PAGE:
Social Good Blog Post

The High Cost of Ignoring Employee Mental Health

people working together and smiling

2019 was the year that burnout was officially recognised by the WHO as an occupational phenomenon, and the words self-care were never far from anyone’s lips.

People today are more clued up than ever about mental health, but can the same be said of employers? We look at the high cost of ignoring employee mental health and how you can improve your business practices around it.

The Cause

People tend to think of poor mental health as a personal issue but a survey by Gallup found that the top 5 reasons for burnout were:

  • Unfair treatment at work
  • Heavy workloads
  • Lack of role clarity
  • Lack of communication and support from their manager
  • Unreasonable time pressure

The Cost

Employers have a duty of care to their staff to ensure that good mental health hygiene is part and parcel of their working life. In fact, choosing to ignore this problem results in immense costs for businesses every year.

The 2017 Government commissioned study, ‘Thriving at Work’, found that the annual cost of poor mental health to employers was between £33 billion and £42 billion. They also found that about 300,000 people with a long-term mental health condition leave work every year, roughly the equivalent of the entire population of Newcastle.

The human cost of this problem is even more frightening as the suicide rate for some professions (nursing/medicine/teaching) can be as much as 40% higher than the general population for men and 130% higher for women.

The Solution

It’s not all bad news for bosses, however, as there are some fairly straightforward ways that employers can take more responsibility and work towards improving workplace conditions.

Workplace wellbeing programmes can act as a preventative measure and have been found to reduce stress, anxiety and mild-to-moderate depression. It has even been estimated that these programmes can generate a return on investment of up to 800% (£9 for every £1 invested).

The Thriving at Work study recommends 6 mental health core standards that should be a requirement for any workplace. They are:

  • Produce, implement and communicate a mental health at work plan
  • Develop mental health awareness among employees
  • Encourage open conversations about mental health and the support available when employees are struggling
  • Provide employees with good working conditions
  • Promote effective people management
  • Routinely monitor employee health and wellbeing

90% of volunteers who take part in employer supported volunteering report high levels of satisfaction - employee mental health

Benefits of Employer Supported Volunteering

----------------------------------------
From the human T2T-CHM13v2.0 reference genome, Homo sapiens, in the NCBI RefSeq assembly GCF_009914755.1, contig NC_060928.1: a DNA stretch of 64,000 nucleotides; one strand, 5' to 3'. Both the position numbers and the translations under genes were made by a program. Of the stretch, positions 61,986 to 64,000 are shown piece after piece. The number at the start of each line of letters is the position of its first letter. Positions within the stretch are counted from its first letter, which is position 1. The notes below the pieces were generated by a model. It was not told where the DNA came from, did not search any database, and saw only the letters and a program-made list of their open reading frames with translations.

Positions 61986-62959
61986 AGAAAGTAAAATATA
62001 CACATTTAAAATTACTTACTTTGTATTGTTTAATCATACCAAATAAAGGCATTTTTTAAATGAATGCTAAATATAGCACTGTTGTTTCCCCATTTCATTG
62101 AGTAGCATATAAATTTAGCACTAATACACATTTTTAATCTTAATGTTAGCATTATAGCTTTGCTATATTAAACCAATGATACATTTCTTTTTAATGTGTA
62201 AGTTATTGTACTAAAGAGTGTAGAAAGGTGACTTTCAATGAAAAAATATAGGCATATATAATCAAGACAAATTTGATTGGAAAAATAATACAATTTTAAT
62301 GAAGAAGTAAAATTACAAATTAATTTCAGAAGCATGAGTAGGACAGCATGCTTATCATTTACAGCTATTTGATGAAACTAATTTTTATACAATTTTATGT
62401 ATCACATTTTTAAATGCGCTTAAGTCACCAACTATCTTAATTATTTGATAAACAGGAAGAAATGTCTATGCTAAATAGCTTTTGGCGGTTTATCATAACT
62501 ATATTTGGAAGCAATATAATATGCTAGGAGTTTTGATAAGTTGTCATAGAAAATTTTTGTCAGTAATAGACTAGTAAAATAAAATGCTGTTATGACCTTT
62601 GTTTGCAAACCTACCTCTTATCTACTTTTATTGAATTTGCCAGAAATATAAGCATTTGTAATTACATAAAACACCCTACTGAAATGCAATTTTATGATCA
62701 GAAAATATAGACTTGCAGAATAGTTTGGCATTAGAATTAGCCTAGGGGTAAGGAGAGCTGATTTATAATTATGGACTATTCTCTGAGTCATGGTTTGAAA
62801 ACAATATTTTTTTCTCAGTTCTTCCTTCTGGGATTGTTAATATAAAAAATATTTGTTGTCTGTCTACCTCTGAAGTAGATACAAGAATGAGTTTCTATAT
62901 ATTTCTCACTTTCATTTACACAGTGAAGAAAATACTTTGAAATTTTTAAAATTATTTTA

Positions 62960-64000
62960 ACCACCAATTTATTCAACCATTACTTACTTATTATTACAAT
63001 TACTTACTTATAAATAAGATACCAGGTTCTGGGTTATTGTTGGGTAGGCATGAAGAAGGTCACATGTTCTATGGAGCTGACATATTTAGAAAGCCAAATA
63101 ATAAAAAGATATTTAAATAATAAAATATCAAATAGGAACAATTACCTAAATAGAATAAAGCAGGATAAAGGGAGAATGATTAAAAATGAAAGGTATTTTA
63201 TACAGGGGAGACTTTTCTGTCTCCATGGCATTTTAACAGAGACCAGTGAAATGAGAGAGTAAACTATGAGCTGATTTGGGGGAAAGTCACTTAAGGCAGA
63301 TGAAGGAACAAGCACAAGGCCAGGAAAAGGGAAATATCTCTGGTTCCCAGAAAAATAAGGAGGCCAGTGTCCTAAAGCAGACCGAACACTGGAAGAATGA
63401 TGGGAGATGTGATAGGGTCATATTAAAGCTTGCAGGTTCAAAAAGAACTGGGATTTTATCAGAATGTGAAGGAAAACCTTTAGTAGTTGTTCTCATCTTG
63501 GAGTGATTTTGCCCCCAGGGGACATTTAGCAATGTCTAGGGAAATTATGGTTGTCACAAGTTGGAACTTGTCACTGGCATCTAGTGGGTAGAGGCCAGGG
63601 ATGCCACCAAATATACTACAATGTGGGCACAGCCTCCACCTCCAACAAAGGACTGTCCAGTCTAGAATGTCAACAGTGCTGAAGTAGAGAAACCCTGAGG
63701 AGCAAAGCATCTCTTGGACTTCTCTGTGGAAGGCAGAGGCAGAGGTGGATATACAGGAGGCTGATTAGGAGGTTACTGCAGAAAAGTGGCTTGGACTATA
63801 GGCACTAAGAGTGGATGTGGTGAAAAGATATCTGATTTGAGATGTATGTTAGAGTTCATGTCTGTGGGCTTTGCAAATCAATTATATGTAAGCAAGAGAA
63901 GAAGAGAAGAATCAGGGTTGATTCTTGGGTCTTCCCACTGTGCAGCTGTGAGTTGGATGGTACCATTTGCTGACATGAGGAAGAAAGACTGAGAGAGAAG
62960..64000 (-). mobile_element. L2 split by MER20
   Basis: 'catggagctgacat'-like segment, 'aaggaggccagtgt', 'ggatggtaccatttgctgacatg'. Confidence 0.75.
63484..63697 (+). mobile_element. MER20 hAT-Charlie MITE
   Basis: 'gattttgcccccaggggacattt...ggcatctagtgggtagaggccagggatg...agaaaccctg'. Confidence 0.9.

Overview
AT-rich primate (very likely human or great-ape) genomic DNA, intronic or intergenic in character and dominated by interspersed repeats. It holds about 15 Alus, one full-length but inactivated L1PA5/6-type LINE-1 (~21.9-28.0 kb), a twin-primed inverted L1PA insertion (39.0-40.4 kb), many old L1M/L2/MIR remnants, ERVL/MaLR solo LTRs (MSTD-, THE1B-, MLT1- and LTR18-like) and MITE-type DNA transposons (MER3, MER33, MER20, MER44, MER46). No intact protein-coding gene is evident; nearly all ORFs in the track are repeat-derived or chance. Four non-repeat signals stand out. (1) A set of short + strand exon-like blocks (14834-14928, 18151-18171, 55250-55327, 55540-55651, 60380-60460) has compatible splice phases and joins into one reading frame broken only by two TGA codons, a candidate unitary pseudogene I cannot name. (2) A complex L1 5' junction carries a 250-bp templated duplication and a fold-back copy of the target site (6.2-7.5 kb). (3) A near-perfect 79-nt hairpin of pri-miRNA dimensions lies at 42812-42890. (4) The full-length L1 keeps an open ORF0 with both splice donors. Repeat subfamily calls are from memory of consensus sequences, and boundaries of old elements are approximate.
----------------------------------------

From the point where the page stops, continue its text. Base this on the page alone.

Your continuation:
The Mental Health Foundation has found that ‘doing good does you good’. Their study shows that altruism can have positive effects on a person’s mental health. It creates a sense of belonging, helps put things in perspective, and can promote physiological changes in the brain linked with happiness.

While the benefits of volunteering for mental health are well-documented, these studies mainly focus on the benefits for students, retired people, or those who are unemployed. So how does employer supported volunteering impact mental health?

NCVO have found that volunteers who have taken part in corporate volunteering report feeling that ‘they have made an impact and are valued for it’ and were ‘likely to continue volunteering with the group, club or organisation in the next 12 months’.

Overall satisfaction levels are very high with around 9 in 10 volunteers who took part through a work scheme reporting that they were satisfied with their experience. These types of schemes have clear benefits for both the company and the happiness of employees. Why not consider implementing this as part of your employee engagement?

Where to Start?

If your organisation needs a mental health awareness shake-up, there are some easy first steps to success.

1. Conduct an emotional wellbeing audit

Firstly, it is a good idea to try and get a grasp of what the emotional wellbeing of your employees currently looks like. Use a tool like SurveyMonkey to send out an office-wide survey with some carefully considered questions to better understand where you are starting from.

2. Implement a mental health at work plan

Creating a mental health at work plan, which is easily accessible to all employees and included in your employee handbook, is a great next step towards a more emotionally literate workplace. It should cover topics such as: what support is available for staff experiencing poor mental health, signposts to relevant sources of information – both internal and external, and a reference to the Equality Act 2010 which acknowledges that mental health may be classified as a disability.

3. Educate your team

It might also be worth investing in a Mental Health First Aid course in order to better educate your staff about how to recognise signs of poor mental health and what to do about it.

4. Invest in your workplace culture

Consider your employee benefits. Is access to mental health services something that is included in your healthcare plan? Is flexitime something you would consider offering? You might want to introduce initiatives such as employee supported volunteering programs which can improve workplace morale and have a positive impact on your employees’ health and wellbeing.

 

The financial and human cost of poor employee mental health is just too high to ignore. And in 2020, a refusal to invest in your employees’ emotional wellbeing is more than just a bad business decision, it is negligent.

What steps will your organisation take to improve employee mental health this year?

Written by Betty Henderson

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